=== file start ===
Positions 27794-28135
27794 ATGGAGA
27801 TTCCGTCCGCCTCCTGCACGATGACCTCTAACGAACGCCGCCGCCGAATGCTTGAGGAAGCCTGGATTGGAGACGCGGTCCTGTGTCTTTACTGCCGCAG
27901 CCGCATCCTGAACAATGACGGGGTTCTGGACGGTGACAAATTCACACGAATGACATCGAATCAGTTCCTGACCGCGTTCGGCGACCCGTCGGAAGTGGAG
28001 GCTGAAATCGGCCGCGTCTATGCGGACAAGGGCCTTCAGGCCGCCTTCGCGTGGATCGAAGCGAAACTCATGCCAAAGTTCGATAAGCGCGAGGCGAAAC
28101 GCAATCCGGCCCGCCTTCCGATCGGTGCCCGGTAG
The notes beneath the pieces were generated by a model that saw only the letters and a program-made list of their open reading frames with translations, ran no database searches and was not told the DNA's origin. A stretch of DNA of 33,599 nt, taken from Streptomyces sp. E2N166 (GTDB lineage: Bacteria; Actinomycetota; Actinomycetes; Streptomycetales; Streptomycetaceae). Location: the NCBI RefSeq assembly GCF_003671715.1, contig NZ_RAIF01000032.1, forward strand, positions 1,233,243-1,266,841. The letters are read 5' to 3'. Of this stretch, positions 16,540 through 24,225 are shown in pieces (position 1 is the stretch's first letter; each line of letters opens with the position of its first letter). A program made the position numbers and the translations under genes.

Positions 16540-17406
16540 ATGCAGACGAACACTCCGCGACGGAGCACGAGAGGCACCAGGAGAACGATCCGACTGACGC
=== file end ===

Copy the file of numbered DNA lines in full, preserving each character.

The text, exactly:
Positions 27794-28135
27794 ATGGAGA
27801 TTCCGTCCGCCTCCTGCACGATGACCTCTAACGAACGCCGCCGCCGAATGCTTGAGGAAGCCTGGATTGGAGACGCGGTCCTGTGTCTTTACTGCCGCAG
27901 CCGCATCCTGAACAATGACGGGGTTCTGGACGGTGACAAATTCACACGAATGACATCGAATCAGTTCCTGACCGCGTTCGGCGACCCGTCGGAAGTGGAG
28001 GCTGAAATCGGCCGCGTCTATGCGGACAAGGGCCTTCAGGCCGCCTTCGCGTGGATCGAAGCGAAACTCATGCCAAAGTTCGATAAGCGCGAGGCGAAAC
28101 GCAATCCGGCCCGCCTTCCGATCGGTGCCCGGTAG
The notes beneath the pieces were generated by a model that saw only the letters and a program-made list of their open reading frames with translations, ran no database searches and was not told the DNA's origin. A stretch of DNA of 33,599 nt, taken from Streptomyces sp. E2N166 (GTDB lineage: Bacteria; Actinomycetota; Actinomycetes; Streptomycetales; Streptomycetaceae). Location: the NCBI RefSeq assembly GCF_003671715.1, contig NZ_RAIF01000032.1, forward strand, positions 1,233,243-1,266,841. The letters are read 5' to 3'. Of this stretch, positions 16,540 through 24,225 are shown in pieces (position 1 is the stretch's first letter; each line of letters opens with the position of its first letter). A program made the position numbers and the translations under genes.

Positions 16540-17406
16540 ATGCAGACGAACACTCCGCGACGGAGCACGAGAGGCACCAGGAGAACGATCCGACTGACGC